All landlords have a legal duty to make sure that your home meets certain minimum physical standards.
These standards are set out in the Housing (Standards for Rented Houses) Regulations 2019.
Details of minimum standards
For each apartment, flat or house being rented as a separate unit, the landlord must ensure that the rental property is in a proper state of structural repair. The Regulations require the landlord to maintain the property in a sound state, inside and out. They specify that roofs, roofing tiles, slates, windows, floors, ceilings, walls, stairs, doors, skirting boards, fascias, tiles on any floor, ceiling and wall, gutters, down pipes, fittings, furnishings, gardens and common areas must be maintained in good condition and repair. They must not be defective due to dampness or otherwise.
The landlord must ensure that electricity, oil or gas supplies are safe and in good repair, and that every room has adequate ventilation and both natural and artificial lighting. Suitable safety restrictors must be fitted to windows through which a person could fall.
Main Provisions of the 2019 Regulations:
These regulations specify requirements in relation to:
- Structural Condition
- Sanitary Facilities
- Heating Facilities
- Food Preparation and Storage and Laundry
- Fire Safety
- Gas, Oil and Electricity
The guide to minimum standards in rented accommodation outlines the main features https://www.housing.gov.ie/housing/private-rented-housing/minimum-standards/guide-minimum-standards-rented-accommodation-sept
Landlords are obliged to provide tenants with a “rent book” (or other documentation serving the same purpose) at the commencement of a tenancy. This applies to dwellings rented by private landlords, voluntary bodies, local authorities and employers.
Private Rented Sector
Houses, Apartments and flats must be registered by landlords with the Residential Tenancies Board (RTB). There are a number of exemptions from this. Further details can be obtained from RTB at RTB, Box 47, Clonakilty, Co Cork or from their website www.rtb.ie
Damage to your possessions
It is important to note that your landlord's responsibilities (to keep the water pipes, for example, in good repair) do not normally cover you for any damage to your possessions (caused by burst pipes, for example) and the landlord's insurance policy is unlikely to cover your personal belongings.
Several insurance companies provide contents insurance for private tenants.
The housing charity Threshold publishes tips for tenants experiencing issues with flooding and burst pipes.
What if my Property does not meet the minimum standards ?
Wicklow County Council is dedicated to improving the living standards of tenants in private rented dwellings. This is done through the inspection of private rented properties by our Inspectors. These inspections are carried out on a proactive basis and in response to complaints from members of the public.
Dealing with Complaints within your private rented home
· If a tenant has a problem with the condition of their rented accommodation, they should in the first instance contact the landlord in order to give the landlord an opportunity to put matters right.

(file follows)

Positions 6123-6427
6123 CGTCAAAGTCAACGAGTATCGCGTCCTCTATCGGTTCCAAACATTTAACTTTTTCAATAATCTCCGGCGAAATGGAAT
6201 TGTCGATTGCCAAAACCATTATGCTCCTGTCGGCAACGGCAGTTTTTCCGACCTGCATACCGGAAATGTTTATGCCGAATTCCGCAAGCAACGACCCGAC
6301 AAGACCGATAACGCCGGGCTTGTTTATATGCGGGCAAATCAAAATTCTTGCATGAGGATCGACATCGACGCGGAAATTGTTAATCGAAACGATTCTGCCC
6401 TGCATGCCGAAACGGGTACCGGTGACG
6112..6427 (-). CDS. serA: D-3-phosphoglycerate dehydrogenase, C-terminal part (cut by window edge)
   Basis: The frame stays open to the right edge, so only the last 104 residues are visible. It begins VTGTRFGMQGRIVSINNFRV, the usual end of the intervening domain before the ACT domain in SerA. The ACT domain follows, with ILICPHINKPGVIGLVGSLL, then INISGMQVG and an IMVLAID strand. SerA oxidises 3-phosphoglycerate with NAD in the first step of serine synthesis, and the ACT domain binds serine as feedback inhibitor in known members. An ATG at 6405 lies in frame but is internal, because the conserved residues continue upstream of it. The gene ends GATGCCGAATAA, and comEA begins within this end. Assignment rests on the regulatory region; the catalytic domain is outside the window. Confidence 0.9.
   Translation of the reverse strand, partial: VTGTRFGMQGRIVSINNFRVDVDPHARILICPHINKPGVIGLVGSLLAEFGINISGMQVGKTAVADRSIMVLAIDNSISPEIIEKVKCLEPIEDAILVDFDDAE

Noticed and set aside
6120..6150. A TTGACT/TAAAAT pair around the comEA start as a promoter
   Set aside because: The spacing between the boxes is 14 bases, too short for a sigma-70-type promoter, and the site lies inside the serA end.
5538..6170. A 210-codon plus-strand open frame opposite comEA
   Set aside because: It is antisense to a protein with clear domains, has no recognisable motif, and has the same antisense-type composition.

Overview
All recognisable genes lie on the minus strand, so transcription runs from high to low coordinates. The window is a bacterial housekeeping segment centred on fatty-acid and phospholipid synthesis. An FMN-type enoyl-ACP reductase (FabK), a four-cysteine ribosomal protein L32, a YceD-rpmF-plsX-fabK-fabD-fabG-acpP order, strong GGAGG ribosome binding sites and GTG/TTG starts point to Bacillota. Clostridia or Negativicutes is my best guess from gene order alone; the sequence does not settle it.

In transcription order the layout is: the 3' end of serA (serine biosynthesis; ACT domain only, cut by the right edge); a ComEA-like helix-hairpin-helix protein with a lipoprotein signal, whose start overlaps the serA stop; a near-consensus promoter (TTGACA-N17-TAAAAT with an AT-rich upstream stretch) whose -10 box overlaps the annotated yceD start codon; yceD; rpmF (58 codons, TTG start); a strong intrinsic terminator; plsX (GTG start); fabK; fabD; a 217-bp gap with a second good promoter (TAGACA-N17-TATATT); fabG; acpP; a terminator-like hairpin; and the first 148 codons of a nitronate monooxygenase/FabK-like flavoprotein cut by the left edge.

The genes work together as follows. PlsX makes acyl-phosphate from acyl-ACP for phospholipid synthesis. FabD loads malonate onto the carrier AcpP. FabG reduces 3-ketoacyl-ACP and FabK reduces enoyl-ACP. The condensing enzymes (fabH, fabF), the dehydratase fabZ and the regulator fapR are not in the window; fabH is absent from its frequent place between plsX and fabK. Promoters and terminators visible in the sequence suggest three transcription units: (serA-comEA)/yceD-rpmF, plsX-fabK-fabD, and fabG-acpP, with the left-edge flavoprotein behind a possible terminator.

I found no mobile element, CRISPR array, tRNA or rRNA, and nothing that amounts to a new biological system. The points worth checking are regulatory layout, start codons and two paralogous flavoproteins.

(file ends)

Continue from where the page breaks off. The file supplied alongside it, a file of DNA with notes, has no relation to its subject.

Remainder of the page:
· Tenants have certain responsibilities such as allowing the landlord reasonable access to inspect the property and carry out any necessary works at a mutually acceptable time. If a tenant has notified the landlord regarding the need for repairs, but the problem has not been rectified by the landlord, then the tenant can chose to refer the matter to their local authority for investigation.
· In the event of a complaint about a property you believe to be a private rented property, where you are not the tenant please provide as much information as possible about your complaint or allegation.
You can contact your local authority by email at :
2. When making contact you will need to:
1. Provide your full name, address and telephone/mobile number along with full details of your concerns/query.
2. The name and address and telephone number of your landlord (where appropriate) should also be provided.
Inspections and Enforcement
Local authorities (in their role as housing authorities) are responsible for enforcing these minimum standards.
What if my property does not meet the minimum standards?
Local authorities are responsible for enforcing these minimum standards. This includes inspection of properties.
Failure to comply with the minimum standards can result in penalties and prosecution. Local authorities can issue Improvement Notices and Prohibition Notices to landlords who breach the minimum standards regulations.
An Improvement Notice sets out the works that the landlord must carry out to remedy a breach of the regulations.
Where a landlord fails to comply with an Improvement Notice, the inspector may serve a Prohibition Notice and may consider instituting legal proceedings.
There may also be a role for the Residential Tenancies Board (RTB), for example, where a landlord is not responding to a request to repair a heating appliance or where a tenant is using the property in such a way as to lead to deterioration in the condition of the property and breach of a standard.
If you are renting accommodation under the Housing Assistance Payment (HAP) scheme, the local authority will inspect your accommodation within the first 8 months of your tenancy.
You can read more information about disputes between landlords and tenants.